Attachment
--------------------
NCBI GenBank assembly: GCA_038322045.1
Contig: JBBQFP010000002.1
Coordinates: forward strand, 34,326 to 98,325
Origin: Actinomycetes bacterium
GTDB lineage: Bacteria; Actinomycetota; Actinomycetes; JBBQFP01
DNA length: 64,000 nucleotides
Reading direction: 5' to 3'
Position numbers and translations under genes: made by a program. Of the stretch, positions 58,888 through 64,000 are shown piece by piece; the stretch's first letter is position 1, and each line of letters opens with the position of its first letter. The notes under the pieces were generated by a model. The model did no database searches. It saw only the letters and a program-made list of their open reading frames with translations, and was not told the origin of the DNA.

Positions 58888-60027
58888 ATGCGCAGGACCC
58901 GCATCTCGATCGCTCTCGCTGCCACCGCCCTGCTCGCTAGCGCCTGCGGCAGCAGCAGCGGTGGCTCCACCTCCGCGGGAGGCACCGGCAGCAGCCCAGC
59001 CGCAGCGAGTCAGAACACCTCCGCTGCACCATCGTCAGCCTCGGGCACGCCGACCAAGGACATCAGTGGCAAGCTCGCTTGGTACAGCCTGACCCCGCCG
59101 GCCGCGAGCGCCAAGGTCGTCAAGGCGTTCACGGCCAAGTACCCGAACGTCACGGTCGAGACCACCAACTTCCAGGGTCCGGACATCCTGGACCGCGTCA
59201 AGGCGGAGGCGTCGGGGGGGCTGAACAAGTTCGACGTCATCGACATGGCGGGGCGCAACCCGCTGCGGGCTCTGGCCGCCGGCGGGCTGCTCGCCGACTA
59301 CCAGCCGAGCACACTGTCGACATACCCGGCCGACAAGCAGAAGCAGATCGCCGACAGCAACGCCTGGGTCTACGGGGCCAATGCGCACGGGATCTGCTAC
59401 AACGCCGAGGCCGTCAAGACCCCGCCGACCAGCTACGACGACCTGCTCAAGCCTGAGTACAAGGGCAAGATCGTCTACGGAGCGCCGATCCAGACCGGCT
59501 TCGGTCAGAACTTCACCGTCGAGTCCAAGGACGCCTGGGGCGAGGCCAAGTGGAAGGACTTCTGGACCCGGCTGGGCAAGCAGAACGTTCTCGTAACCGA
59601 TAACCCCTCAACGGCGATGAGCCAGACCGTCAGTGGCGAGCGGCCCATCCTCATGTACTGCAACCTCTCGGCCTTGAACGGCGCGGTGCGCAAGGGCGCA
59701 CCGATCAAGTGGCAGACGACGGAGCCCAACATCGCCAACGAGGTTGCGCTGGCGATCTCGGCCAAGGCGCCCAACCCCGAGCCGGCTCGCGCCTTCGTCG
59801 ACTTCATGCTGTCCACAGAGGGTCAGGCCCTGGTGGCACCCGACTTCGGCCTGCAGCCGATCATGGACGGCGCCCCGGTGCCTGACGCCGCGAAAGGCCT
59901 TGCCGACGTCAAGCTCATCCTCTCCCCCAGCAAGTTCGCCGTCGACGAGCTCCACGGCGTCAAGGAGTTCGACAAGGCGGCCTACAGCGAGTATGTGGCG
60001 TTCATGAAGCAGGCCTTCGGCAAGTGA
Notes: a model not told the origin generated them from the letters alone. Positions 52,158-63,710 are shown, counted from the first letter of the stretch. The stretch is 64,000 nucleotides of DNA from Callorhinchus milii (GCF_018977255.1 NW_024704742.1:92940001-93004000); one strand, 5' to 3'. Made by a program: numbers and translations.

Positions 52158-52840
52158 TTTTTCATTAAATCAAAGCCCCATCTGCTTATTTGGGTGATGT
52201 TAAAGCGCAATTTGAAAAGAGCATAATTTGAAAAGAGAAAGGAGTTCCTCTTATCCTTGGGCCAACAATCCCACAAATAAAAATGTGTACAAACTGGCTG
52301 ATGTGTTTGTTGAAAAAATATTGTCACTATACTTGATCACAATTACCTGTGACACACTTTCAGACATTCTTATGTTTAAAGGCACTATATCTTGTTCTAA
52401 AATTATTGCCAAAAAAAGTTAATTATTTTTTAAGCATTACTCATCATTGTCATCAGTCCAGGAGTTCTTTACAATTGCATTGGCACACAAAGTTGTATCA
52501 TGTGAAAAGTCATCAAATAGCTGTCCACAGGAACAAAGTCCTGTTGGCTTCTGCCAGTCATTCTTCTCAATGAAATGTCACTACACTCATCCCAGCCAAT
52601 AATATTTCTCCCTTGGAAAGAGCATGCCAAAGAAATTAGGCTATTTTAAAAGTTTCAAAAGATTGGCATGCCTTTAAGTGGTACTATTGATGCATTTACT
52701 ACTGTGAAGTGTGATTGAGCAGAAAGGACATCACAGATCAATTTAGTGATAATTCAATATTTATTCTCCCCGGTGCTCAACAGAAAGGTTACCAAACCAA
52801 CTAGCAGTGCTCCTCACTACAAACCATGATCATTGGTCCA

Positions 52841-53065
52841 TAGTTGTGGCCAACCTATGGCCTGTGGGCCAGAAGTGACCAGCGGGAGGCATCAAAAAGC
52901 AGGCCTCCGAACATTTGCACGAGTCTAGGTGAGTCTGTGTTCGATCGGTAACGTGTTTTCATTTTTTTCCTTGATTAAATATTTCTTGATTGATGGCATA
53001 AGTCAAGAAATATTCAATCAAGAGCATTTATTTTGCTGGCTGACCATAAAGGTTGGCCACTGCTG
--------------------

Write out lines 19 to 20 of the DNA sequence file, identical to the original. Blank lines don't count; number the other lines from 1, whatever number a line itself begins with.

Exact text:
59701 CCGATCAAGTGGCAGACGACGGAGCCCAACATCGCCAACGAGGTTGCGCTGGCGATCTCGGCCAAGGCGCCCAACCCCGAGCCGGCTCGCGCCTTCGTCG
59801 ACTTCATGCTGTCCACAGAGGGTCAGGCCCTGGTGGCACCCGACTTCGGCCTGCAGCCGATCATGGACGGCGCCCCGGTGCCTGACGCCGCGAAAGGCCT